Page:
Emails Show Denver Police Requested to Censor Student Art

Denver, CO – On March 22, 2016, Denver Mayor Michael Hancock issued a statement that a student painting hung in the Wellington Webb city building had been taken down. The painting in question, which was part of a Denver Public Schools (DPS) display, depicts a police officer wearing a Ku Klux Klan hood and pointing a gun at a young black child holding their hands up.

Mayor Hancock, also stated that he, as well as Denver Police Chief Robert White, would be meeting with the student.

The city reported that the student herself requested that the painting be taken down; however, as the Colorado Independent observed,

Because the 10th grader’s identity hasn’t been made public, it’s unclear if removing the painting was, in fact, an act of self-censorship or whether she understandably caved to pressure from city officials who wanted the painting out of sight, pronto, without looking like they strong-armed her.

Emails sent and received by the office of Denver Mayor Michael Hancock from the week of March 21-27 2016, obtained by Unicorn Riot through an open records request, shed new light on this series of events.

Complaints by Denver Police Protective Association (DPPA) president Nick Rogers, as well as Tony Lombard, a consultant and former Denver police officer, appear to have prompted the efforts of the Hancock administration to censor the student’s art and run a damage control PR campaign.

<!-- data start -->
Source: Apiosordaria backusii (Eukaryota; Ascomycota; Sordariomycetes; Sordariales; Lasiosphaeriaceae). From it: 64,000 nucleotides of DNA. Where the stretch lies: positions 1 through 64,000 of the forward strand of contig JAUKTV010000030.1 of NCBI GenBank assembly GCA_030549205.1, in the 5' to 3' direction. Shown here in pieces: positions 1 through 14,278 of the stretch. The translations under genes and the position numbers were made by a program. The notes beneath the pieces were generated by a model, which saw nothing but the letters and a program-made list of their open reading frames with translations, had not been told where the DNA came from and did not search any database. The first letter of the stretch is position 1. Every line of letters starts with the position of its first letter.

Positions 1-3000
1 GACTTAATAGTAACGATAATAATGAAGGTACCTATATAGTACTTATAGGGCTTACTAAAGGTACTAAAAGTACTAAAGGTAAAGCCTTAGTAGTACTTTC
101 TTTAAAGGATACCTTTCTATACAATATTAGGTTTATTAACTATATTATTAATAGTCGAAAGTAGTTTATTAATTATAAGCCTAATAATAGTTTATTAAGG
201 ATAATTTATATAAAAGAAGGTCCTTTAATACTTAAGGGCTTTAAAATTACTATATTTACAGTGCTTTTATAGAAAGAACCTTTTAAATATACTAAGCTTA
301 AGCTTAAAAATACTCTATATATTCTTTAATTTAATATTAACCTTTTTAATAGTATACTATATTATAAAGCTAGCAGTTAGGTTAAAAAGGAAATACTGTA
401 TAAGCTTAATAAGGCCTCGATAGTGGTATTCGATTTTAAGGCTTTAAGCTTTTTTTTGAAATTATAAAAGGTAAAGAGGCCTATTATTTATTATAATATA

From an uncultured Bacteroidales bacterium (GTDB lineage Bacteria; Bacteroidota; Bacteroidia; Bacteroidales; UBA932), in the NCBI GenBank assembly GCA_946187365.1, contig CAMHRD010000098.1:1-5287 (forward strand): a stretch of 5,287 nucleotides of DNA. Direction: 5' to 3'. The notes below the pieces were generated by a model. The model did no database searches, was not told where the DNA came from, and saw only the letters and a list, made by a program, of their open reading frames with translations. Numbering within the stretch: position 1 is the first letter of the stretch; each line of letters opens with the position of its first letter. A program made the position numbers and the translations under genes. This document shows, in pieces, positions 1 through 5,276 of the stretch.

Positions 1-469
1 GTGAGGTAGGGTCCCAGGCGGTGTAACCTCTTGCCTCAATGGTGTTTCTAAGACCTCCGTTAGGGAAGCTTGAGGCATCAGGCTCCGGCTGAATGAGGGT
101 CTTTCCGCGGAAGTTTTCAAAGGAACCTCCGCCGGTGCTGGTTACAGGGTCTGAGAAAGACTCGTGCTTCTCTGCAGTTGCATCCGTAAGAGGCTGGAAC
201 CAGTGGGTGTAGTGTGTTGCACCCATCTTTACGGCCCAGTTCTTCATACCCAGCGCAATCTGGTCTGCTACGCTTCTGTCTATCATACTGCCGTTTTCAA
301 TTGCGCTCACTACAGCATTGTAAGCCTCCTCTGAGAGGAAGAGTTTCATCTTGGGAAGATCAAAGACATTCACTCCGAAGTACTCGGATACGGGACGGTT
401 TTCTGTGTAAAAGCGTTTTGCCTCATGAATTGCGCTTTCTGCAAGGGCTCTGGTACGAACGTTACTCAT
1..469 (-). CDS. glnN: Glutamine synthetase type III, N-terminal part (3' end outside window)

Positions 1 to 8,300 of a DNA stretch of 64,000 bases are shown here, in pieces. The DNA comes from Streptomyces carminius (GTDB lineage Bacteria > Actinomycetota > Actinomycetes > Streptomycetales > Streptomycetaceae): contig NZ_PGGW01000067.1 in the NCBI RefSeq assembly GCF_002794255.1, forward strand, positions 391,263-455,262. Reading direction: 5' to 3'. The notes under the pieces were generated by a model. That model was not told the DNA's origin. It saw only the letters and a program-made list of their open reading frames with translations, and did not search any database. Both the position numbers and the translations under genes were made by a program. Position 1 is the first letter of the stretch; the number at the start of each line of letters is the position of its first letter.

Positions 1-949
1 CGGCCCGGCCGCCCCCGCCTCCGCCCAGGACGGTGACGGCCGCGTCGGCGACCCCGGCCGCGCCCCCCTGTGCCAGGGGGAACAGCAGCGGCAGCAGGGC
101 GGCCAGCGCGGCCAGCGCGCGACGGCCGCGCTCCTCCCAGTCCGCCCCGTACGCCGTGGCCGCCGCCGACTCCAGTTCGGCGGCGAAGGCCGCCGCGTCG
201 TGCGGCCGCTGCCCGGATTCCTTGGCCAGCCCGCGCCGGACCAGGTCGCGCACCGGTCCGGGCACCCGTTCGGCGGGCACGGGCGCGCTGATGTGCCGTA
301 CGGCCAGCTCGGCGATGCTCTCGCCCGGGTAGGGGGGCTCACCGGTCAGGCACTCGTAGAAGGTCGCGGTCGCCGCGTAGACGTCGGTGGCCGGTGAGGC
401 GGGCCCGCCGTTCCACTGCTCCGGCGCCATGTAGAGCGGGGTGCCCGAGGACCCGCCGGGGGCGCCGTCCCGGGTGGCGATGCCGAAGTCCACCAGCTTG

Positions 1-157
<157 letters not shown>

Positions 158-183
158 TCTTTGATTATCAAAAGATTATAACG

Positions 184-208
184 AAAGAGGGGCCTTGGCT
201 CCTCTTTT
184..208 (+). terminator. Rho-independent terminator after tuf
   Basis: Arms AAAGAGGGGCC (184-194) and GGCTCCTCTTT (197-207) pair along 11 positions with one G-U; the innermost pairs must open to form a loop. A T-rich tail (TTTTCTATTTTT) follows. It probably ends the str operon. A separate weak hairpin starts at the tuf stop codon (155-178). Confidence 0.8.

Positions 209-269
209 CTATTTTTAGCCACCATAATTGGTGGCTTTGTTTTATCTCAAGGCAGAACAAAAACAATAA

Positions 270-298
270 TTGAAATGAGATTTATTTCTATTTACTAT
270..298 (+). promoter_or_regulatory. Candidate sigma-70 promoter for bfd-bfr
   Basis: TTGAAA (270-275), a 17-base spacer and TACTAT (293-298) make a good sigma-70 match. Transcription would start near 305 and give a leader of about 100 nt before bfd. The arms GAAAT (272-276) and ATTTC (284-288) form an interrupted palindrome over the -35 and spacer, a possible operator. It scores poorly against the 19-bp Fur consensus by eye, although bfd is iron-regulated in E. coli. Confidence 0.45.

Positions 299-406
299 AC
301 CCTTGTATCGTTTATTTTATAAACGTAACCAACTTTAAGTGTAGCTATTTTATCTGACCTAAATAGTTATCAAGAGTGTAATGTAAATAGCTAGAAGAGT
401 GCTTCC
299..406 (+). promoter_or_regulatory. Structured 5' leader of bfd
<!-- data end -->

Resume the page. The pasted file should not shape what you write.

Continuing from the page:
According to Denver 7 there were other controversial pieces of student artwork on display including a depiction of Donald Trump with claws and humans being slaughtered by chickens.  The student who created the censored piece calls it the “Re-Contextualization of Goya’s Third of May” and was recreating Michael D’Antuono’s “The Tale of Two Hoodies”.

It seems noteworthy that Mayor Hancock would immediately make a public statement endorsing the censorship of student art critical of the police, given his conspicuous silence on similar issues. The mayor’s office responded to concerns expressed by police about student art within less than a day.

Contrast this with the fatal shooting of unarmed Dion Avila Damon by Denver Police in April 2016, which Mayor Hancock has still not publicly addressed almost a month later.



DPPA president Nick Rogers has repeatedly made the news in recent years for a series of controversial comments denouncing protesters, and was fired in 2011 from his position as a football coach for his abusive behavior towards children.

Tony Lombard currently works as a legislative consultant, has been active with the DPPA, and was a part of DPD’s intelligence unit during the years of the infamous “Denver Spy Files” scandal, when it became public that DPD was illegally spying on hundreds of individuals and organizations.

You can read the emails below, or download the PDF.


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